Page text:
Daniel Lambert and the Origins of Obesity on Exhibition

Had Daniel Lambert been alive today, he would’ve carted his more than 700 pounds around in a motorized scooter, as too many morbidly obese people choose to do. But in the early 1800s, such amenities weren’t available, because there was no market for them. Lambert was a true anomaly. And people couldn’t get enough of him.

Lambert, once known as the fattest man in England, is the first heavyset man believed to make a living by exhibiting his weight.

Born on March 13, 1770 in the parish of St. Martin, at Leicester, Lambert grew up bigger and more powerful than other kids. He enjoyed swimming, and while in the water, he could reportedly carry two men of ordinary size on his back. He enjoyed other sports as well, including cockfighting, dog racing, and fishing.

Daniel Lambert, as illustrated in The Book of Remarkable Characters, by Henry Wilson and James Caulfield.

Daniel Lambert, as illustrated in The Book of Remarkable Characters, by Henry Wilson and James Caulfield.

Lambert’s weight increased steadily as he reached adulthood. By age 23 he weighed 450 pounds. But before decided to become a professional fat man, he held a job as the keeper of the town’s prison. This  position lasted until 1805, at which time the facility closed. Lambert was left with a 50-pound annuity.

By this time Lambert’s size had grown considerably—and so did his reputation. Curiosity seekers wished to see this unusual man for themselves, but Lambert had no desire to put himself on display for anyone. The Book of Wonderful Characters (1869), by Henry Wilson and James Caulfield, shares this amusing anecdote:

A gentleman travelling through Leicester conceived a strong desire to see this extraordinary phenomenon; but, being at a loss for a pretext to introduce himself, he first took care to inquire what were his particular propensities. Being informed that he was a great cocker, the traveler thought himself sure of success. He accordingly went to his house, knocked at the door, and inquired for Mr. Lambert. The servant answered that he was at home, but that he never saw strangers. ‘Let him know,’ replied the curious traveler, ‘that I called about some cocks.’ Lambert, who chanced to be in a situation to overhear what passed, immediately rejoined: Tell the gentleman that I am a shy cock.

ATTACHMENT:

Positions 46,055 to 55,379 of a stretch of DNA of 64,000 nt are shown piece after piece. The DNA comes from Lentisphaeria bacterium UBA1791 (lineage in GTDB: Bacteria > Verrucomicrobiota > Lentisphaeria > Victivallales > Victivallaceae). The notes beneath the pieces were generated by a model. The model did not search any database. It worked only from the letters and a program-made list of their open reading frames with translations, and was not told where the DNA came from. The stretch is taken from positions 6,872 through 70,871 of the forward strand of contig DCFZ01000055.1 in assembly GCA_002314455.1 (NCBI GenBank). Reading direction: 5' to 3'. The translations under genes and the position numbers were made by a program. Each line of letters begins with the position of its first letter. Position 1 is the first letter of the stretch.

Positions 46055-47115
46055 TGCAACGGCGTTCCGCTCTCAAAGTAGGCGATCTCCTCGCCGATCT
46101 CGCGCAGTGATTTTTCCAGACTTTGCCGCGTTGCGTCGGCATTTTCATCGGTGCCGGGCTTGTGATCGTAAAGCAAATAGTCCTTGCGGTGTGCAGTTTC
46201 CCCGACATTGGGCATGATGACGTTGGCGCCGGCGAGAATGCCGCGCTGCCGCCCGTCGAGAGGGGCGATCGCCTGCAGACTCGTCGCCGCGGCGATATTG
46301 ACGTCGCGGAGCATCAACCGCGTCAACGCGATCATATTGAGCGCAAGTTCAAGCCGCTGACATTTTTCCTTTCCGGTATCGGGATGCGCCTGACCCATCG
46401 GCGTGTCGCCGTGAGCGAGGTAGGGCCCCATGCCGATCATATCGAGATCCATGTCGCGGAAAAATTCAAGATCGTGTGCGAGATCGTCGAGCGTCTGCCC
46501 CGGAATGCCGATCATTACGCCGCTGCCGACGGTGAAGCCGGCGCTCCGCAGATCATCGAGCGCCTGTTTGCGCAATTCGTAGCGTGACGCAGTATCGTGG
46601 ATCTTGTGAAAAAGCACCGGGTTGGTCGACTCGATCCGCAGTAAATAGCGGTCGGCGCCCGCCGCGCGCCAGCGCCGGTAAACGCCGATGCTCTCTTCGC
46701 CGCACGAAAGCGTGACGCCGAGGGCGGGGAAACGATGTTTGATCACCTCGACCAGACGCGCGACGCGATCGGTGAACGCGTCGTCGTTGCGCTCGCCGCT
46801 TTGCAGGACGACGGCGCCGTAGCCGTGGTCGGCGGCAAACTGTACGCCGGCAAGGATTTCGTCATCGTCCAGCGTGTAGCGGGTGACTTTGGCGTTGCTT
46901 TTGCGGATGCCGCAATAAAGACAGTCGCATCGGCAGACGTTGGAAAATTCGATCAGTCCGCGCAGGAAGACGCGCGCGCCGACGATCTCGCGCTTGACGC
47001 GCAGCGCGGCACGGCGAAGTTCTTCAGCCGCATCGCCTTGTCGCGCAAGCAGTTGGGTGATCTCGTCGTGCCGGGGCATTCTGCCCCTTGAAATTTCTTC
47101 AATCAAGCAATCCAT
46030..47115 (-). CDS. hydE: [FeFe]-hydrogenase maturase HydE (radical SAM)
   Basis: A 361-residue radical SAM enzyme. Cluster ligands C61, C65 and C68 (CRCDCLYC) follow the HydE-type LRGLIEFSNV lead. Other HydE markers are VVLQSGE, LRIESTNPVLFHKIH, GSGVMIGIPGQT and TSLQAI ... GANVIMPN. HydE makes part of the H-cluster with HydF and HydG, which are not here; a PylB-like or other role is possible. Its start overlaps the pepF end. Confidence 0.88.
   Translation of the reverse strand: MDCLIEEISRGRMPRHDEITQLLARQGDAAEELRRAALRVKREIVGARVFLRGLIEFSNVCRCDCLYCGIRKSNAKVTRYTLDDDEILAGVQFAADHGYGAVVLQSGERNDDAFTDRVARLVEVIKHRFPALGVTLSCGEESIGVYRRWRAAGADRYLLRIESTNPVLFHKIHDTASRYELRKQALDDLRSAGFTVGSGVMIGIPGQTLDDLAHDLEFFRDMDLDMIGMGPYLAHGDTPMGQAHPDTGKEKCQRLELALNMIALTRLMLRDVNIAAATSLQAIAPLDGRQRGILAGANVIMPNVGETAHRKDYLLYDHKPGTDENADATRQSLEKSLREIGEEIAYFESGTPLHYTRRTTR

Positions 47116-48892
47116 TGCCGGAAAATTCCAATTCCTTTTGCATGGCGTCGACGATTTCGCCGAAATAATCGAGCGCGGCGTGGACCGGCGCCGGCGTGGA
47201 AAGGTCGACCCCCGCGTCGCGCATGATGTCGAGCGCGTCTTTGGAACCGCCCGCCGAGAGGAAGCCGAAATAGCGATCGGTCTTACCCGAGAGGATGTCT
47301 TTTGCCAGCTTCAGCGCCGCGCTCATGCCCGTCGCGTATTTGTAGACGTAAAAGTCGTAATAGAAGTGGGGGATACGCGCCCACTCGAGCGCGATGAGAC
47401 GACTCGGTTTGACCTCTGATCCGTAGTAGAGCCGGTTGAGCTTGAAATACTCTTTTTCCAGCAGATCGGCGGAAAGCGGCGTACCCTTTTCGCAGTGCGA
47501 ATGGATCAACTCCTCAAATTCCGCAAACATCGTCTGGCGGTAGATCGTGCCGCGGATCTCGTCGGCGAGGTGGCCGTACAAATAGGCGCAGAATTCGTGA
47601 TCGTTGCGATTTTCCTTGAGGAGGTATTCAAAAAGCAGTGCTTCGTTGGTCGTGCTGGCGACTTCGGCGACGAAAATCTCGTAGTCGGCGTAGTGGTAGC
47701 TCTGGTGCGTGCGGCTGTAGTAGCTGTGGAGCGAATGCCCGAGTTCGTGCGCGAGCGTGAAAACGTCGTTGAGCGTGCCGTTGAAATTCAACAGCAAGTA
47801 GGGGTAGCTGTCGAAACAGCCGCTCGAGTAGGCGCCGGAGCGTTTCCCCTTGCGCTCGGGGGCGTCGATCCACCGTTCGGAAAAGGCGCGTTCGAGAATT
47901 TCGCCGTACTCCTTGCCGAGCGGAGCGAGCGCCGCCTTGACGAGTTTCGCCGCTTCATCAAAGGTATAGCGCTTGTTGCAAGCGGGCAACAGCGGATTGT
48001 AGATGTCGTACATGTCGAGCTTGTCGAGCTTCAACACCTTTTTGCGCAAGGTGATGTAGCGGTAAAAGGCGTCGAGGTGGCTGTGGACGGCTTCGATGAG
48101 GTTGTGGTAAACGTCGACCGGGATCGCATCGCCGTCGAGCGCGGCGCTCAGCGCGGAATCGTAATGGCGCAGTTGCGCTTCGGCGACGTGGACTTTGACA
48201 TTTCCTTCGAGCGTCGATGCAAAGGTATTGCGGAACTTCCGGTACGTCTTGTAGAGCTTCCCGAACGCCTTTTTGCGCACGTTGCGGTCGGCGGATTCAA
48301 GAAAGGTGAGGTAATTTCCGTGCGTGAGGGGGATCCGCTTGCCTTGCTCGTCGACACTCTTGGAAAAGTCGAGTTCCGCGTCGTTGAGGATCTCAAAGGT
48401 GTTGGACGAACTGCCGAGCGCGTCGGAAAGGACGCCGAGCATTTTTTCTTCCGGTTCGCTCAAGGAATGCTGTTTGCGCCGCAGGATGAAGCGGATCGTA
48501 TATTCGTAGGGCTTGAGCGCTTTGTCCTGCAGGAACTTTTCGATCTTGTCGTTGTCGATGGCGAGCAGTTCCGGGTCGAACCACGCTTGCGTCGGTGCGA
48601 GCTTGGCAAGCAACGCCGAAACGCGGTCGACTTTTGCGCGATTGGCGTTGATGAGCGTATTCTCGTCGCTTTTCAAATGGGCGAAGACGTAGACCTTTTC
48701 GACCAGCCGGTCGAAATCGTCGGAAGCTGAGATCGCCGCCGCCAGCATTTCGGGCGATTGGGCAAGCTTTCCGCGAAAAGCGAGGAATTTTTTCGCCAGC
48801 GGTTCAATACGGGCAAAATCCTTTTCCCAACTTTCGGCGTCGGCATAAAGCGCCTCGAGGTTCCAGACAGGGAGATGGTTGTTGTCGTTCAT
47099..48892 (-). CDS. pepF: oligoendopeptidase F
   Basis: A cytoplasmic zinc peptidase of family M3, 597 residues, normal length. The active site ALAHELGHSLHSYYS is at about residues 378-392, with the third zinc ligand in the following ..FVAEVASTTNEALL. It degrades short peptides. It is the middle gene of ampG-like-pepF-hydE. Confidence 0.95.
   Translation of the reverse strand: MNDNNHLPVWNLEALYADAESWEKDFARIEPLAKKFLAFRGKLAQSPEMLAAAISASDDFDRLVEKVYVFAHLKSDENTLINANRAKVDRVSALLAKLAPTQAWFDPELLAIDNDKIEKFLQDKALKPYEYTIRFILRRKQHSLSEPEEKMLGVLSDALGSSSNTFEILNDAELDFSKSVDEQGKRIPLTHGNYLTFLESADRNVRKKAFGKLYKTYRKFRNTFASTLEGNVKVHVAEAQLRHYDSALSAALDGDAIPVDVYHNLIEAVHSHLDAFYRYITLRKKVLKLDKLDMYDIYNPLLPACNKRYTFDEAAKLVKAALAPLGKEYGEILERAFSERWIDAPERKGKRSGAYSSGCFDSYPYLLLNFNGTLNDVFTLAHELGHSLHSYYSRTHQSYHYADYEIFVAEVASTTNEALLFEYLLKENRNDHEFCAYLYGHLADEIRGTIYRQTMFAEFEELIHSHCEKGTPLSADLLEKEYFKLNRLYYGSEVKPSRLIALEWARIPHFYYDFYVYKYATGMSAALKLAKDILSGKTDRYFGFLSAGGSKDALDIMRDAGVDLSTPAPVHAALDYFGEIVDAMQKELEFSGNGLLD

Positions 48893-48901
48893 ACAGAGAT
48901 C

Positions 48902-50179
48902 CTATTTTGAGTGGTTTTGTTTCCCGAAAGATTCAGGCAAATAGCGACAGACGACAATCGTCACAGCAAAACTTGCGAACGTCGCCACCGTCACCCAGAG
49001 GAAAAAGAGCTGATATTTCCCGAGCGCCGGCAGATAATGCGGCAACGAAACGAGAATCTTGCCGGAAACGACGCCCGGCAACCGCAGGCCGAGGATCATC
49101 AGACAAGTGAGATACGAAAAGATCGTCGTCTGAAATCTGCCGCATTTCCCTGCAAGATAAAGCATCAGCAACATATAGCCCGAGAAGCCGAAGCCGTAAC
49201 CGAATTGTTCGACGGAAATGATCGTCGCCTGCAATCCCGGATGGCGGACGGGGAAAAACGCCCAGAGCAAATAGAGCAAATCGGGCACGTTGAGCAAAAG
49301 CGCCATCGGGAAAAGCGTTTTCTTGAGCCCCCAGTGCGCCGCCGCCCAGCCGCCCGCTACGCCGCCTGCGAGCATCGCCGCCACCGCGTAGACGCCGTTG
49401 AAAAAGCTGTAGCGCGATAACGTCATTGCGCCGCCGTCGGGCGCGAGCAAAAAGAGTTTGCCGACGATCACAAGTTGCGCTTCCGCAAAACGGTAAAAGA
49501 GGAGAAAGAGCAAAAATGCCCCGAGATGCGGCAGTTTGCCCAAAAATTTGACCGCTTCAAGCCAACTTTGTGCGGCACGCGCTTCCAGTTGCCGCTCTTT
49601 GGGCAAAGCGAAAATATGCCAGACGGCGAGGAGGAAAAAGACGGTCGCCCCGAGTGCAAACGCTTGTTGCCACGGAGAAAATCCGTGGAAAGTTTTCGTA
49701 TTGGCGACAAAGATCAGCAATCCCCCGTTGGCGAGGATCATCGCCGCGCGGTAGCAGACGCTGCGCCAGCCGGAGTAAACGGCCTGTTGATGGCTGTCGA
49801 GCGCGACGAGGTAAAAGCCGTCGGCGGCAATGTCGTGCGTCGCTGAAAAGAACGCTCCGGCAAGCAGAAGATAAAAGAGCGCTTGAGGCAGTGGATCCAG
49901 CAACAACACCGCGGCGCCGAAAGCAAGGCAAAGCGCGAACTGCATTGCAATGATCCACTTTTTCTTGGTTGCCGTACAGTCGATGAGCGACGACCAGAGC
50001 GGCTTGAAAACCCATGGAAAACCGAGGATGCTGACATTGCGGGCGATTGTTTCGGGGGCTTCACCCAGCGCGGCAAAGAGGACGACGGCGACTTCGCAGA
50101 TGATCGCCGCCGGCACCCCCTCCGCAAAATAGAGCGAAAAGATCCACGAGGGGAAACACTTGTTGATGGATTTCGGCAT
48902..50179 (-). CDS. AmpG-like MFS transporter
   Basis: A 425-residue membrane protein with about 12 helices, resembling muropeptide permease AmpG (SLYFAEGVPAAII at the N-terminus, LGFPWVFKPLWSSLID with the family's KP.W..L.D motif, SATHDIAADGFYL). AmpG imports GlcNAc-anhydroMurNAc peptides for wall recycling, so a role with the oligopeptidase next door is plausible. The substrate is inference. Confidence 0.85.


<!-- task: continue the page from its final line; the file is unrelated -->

Such cases began happening all too often and Lambert realized that he, a former keeper of the prison, was becoming a prisoner in his own home.

Daniel Lambert. Image credit: Benjamin Marshall [Public domain], via Wikimedia Commons

Daniel Lambert. Image credit: Benjamin Marshall [Public domain], via Wikimedia Commons

In April of 1806, with his funds running dangerously low, he finally chose to embrace the curiosity and allow people to give him money to visit with him. To maximize his potential, he moved to where the most people could find him: London. Lambert had a special vehicle built to carry him to the big city and took up residence in Piccadilly. Spectators were not only impressed with his size, but they appreciated his intelligence and enjoyed his personality. Visiting him became quite fashionable.

Of course, not everyone treated Lambert well. When they were obnoxious, the large man returned the favor.

Wilson offered this example: “A person asking him in a very rude way the cost of one of his coats, he returned him no answer. The man repeated the question with the observation that he thought he had a right to demand any information, having contributed his shilling, which would help to pay for Mr. Lambert’s coat as well as the rest. ‘Sir,’ rejoined Lambert, ‘if I knew what part of my next coat your shilling would pay for, I can assure you I would cut out the piece.'”

For the record, a suit of clothes cost Lambert roughly 20 pounds.

By September, Lambert had earned enough money to end his London exhibitions and returned to a life of sporting events, which included a passion for breeding sporting dogs and fighting cocks. However, he didn’t entirely give up on capitalizing from his girth. Lambert continued to travel to various towns, where “many thousands beheld with admiration his astonishing bulk.”

His tour ended in Stamford in Lincolnshire, where he suddenly passed away on June 21, 1809. No specific cause of death was reported. His specially made casket was six feet, four inches long and four feet four inches wide. It included wheels to help it roll down a slope into the grave.

Daniel Lambert's grave. By Dave [CC BY-SA 2.0 (https://creativecommons.org/licenses/by-sa/2.0)], via Wikimedia Commons.

Daniel Lambert’s grave. By Dave [CC BY-SA 2.0 (https://creativecommons.org/licenses/by-sa/2.0)], via Wikimedia Commons.

His tombstone has this epitaph:

In remembrance of that prodigy in nature,
A native of Leicester,
Who was possessed of an excellent and convivial mind, and
In personal greatness had no competitor.
He measures three feet one inch round the leg, nine feet four
inches round the body, and weighed 52 stone, 11 lbs.
He departed this life on the 21st of June, 1809, aged 39 years.
As a testimony of respect, this stone was erected by his
Friends in Leicester.”

Despite his death, exhibits of Lambert continued. A wax figure of his likeness was sent to America by 1813. It was eventually acquired by P.T. Barnum and placed on display in his American Museum. A fire in 1865 melted it.

More recently, the town of Leicester celebrated Daniel Lambert Day in 2009, marking the 200th anniversary of his death. The local newspaper called him “one of the city’s most cherished icons.”